Information from the National Library of Medicine

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Ages Eligible for Study:   18 Years to 65 Years   (Adult, Older Adult)
Sexes Eligible for Study:   All
Accepts Healthy Volunteers:   No
Criteria

Inclusion Criteria:

  • current (past 30 days) Diagnostic and Statistical Manual of Mental Disorders-IV (DSM-IV) diagnosis of panic disorder with or without agoraphobia (PD/Ag), generalized anxiety disorder (GAD) or social anxiety disorder (SAD)
  • receiving treatment primarily for alcohol (vs. drug) dependence
  • ability to provide informed consent
  • a minimum of an eighth grade English reading level
  • status as a residential patient in the Lodging Plus (LP) addiction treatment program
  • sufficient time left in their residential LP care to complete the study protocol through the post-treatment assessment

Exclusion Criteria:

  • cognitive or medical impairments that prohibit study participation as determined by study PI
  • serious suicide risk determined by study PI
  • court-ordered treatment. (The exclusion is based on its classification as a "vulnerable" population.)
  • Self-reported past participation in a Kushner intervention study while in Lodging Plus

Information from the National Library of Medicine

To learn more about this study, you or your doctor may contact the study research staff using the contact information provided by the sponsor.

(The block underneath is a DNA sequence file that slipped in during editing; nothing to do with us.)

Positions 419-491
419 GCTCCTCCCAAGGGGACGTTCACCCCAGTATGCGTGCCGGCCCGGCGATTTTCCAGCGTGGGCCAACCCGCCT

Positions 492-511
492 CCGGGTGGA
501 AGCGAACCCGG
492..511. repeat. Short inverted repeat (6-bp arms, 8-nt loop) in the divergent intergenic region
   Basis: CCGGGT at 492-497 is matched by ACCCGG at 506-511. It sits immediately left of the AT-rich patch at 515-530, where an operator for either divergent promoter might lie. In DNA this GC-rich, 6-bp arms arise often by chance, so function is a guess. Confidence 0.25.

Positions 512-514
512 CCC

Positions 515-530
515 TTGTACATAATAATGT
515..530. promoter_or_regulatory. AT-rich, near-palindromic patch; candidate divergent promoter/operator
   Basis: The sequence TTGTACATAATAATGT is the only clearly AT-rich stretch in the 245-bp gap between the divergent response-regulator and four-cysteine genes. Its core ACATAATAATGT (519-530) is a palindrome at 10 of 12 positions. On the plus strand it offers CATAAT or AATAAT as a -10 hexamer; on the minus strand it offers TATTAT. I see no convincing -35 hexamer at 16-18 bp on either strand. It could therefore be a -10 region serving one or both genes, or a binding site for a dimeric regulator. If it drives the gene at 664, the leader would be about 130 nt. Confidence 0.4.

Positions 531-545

Please refer to this study by its ClinicalTrials.gov identifier (NCT number): NCT05117255


Contacts
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Contact: Nikki Degeneffe 612-625-7546 anxietystudy@umn.edu

Locations
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United States, Minnesota
Lodging Plus Program, Fairview Hospital Recruiting
Minneapolis, Minnesota, United States, 55454
Principal Investigator: Matt G Kushner, Ph.D.         
Sponsors and Collaborators
University of Minnesota
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Responsible Party: University of Minnesota
ClinicalTrials.gov Identifier: NCT05117255    
Other Study ID Numbers: STUDY00013960
First Posted: November 11, 2021    Key Record Dates
Last Update Posted: January 25, 2023
Last Verified: January 2023
Individual Participant Data (IPD) Sharing Statement:
Plan to Share IPD: No

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Studies a U.S. FDA-regulated Drug Product: No
Studies a U.S. FDA-regulated Device Product: No
Additional relevant MeSH terms:
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Disease
Alcoholism
Anxiety Disorders
Panic Disorder
Phobia, Social
Pathologic Processes
Mental Disorders
Alcohol-Related Disorders
Substance-Related Disorders
Chemically-Induced Disorders
Phobic Disorders